Warriors bag title

Published 12:00 am Wednesday, May 21, 2008

MERRY HILL – Robert Kravitz watched the ball leave the bat and sail high into the air.

He watched as Evan Holton settled under it and they saw him make the catch.

At that moment, the fourth-year Lawrence Academy baseball boss finally knew what it felt like to be a state champion.

“I was just excited for the boys,” Kravitz said. “Watching them dog pile made the four year wait worth it.”

Kravitz and the Warriors have indeed waited four seasons to celebrate as they have earned their way into the North Carolina Independent School Athletic Association 1-A championship game every year since 2005. Each year they have fallen short as they attempted to end the season with a state title.

That is no longer true after the Warriors defeated Waccamaw Academy, ironically a team they lost to twice during the three years as a bridesmaid.

Lawrence won the first game of the best-of-three series 10-0 on Friday night and then secured an 11-3 win on Saturday to take the school’s first baseball title since 2002. Both games were held at Fleming Stadium in Wilson.

Kravitz said his team went into the 2008 Final Four with some momentum thanks to a tough game against rival Ridgecroft School in the Elite Eight.

“We felt good as a team heading into the weekend,” the coach said. “We had a big win against Ridgecroft that we felt like gave us some momentum. The fact that they battled us so hard actually helped us heading into the Final Four.”

He said another key was the Warriors had their pitching lined up heading into the Final Four, going with Blake Hill on Friday in the semifinals before using dual aces Daniel Oliver and Jonathan Brantley in the two championship games.

“Blake pitched fantastic in the semifinals,” Kravitz said. “We took a chance and it paid off for us. I was pleased with what I got from Blake.”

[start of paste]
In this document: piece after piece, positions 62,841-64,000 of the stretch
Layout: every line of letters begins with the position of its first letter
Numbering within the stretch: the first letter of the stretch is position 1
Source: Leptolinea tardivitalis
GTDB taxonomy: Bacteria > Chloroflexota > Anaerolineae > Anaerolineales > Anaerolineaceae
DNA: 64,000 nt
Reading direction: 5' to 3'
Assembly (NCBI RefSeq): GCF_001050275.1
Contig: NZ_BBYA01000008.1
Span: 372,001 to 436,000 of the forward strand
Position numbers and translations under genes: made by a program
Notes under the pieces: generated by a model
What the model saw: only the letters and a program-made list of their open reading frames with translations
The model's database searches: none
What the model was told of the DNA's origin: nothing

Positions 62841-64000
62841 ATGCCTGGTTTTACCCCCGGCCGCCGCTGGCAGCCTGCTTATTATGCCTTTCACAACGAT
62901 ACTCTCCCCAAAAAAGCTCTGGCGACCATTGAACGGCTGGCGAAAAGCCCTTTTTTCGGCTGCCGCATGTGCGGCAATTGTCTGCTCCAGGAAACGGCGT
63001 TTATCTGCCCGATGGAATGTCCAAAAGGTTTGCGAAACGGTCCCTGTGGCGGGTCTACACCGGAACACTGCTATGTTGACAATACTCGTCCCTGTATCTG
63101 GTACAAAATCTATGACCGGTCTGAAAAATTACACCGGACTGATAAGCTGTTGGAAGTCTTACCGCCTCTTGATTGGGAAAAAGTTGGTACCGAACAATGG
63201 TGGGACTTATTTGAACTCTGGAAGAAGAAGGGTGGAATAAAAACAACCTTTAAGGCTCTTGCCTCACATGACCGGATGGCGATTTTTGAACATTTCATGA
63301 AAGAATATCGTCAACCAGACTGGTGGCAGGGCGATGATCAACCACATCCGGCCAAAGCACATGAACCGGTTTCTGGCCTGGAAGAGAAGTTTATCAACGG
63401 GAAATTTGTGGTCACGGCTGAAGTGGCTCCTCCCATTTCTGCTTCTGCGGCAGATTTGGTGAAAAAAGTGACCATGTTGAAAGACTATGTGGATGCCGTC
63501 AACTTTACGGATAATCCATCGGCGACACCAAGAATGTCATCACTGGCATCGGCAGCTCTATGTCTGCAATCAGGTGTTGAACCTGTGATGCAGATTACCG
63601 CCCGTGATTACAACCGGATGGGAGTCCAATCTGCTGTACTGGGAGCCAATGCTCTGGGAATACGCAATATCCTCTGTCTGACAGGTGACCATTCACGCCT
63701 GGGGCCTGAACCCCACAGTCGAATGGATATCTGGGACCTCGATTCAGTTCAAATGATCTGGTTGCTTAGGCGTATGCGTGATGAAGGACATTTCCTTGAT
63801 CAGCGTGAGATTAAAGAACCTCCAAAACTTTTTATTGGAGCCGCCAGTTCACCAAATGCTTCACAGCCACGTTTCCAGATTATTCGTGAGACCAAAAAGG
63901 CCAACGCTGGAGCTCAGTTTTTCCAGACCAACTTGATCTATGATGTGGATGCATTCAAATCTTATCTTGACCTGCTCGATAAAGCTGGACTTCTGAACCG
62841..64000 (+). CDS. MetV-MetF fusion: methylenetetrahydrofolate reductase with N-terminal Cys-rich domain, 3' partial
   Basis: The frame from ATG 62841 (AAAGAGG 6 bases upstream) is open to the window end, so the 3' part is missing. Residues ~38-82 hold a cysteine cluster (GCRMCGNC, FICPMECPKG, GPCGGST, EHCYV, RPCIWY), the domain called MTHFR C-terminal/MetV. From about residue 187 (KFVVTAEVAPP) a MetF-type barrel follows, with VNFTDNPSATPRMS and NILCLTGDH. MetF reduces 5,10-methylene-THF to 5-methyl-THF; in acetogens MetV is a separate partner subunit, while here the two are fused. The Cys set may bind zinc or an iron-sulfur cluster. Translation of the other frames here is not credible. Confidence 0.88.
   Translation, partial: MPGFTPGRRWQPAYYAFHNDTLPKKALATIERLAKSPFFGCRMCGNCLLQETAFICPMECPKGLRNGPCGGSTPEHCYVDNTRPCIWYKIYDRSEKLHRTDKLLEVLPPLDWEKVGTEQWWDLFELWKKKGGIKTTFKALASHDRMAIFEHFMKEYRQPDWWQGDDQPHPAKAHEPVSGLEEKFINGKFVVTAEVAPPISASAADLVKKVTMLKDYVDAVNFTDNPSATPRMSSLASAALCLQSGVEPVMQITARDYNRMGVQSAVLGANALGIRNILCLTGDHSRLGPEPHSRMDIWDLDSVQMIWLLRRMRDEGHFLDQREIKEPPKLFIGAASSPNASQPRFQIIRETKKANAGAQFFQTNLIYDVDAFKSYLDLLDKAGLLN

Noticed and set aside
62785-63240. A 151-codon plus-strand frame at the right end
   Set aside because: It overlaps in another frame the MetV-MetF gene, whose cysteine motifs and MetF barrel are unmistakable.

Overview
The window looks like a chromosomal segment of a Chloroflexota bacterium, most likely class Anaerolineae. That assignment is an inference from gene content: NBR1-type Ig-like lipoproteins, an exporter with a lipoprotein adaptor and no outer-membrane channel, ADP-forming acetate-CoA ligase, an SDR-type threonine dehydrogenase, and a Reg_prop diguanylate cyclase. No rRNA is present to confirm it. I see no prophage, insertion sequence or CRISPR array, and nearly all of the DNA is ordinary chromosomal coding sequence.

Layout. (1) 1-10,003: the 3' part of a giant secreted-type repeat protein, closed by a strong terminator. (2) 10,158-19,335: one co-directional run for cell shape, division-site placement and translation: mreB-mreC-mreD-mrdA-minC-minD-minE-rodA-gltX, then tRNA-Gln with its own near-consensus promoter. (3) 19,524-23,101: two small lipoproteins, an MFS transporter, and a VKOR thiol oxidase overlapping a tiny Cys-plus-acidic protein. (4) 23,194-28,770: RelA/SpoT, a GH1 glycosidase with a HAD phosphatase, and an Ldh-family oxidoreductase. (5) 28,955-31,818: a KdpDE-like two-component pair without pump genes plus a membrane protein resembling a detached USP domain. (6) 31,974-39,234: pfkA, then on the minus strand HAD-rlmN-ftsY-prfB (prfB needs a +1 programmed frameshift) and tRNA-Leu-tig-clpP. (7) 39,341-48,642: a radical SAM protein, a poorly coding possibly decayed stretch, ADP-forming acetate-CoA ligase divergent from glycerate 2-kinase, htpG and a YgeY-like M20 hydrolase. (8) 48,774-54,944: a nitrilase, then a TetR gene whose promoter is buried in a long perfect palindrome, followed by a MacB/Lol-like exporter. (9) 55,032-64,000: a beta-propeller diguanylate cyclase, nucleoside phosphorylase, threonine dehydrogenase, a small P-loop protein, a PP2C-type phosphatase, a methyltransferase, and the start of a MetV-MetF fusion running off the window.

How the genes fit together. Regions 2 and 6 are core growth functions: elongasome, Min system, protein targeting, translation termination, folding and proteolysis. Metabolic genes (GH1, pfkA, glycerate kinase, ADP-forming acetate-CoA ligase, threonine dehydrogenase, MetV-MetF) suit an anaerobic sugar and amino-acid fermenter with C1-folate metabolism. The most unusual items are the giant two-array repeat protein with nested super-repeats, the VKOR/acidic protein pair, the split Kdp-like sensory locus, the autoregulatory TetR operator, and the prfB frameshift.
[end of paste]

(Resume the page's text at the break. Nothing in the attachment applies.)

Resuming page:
Hill helped the Warriors power past Faith Christian Academy 10-5 and earn their fourth consecutive trip to the championship series.

Once there, they met a familiar foe in Waccamaw, but this time the outcome was different. Lawrence won the opening game of the series for the first time in those four years, thumping Waccamaw 10-0 behind a strong performance from Oliver.

“Daniel gave us a gutsy performance,” Kravitz said. “After pitching three innings in the Final Four game, he turned around and went five innings for the win in the first game of the series.”

The coach said winning on Friday night alleviated some of the pressure on his team, especially since they had never won that game before.

“I was a little concerned heading in because I was afraid of what kind of pressure the kids would put on themselves,” he said. “Even if we had lost, I felt good because of having Jonathan and Chad Whitehead ready to pitch on Saturday.

“Still, I was glad to see us get that game behind us,” he added.

Brantley then tossed an 11-3 victory in the second game of the series Saturday morning and propelled the Warriors to the state title.

“Jonathan was a bulldog,” Kravitz said. “He had thrown 17 pitches on Friday, which doesn’t sound like much, but it is when you’re giving it your all.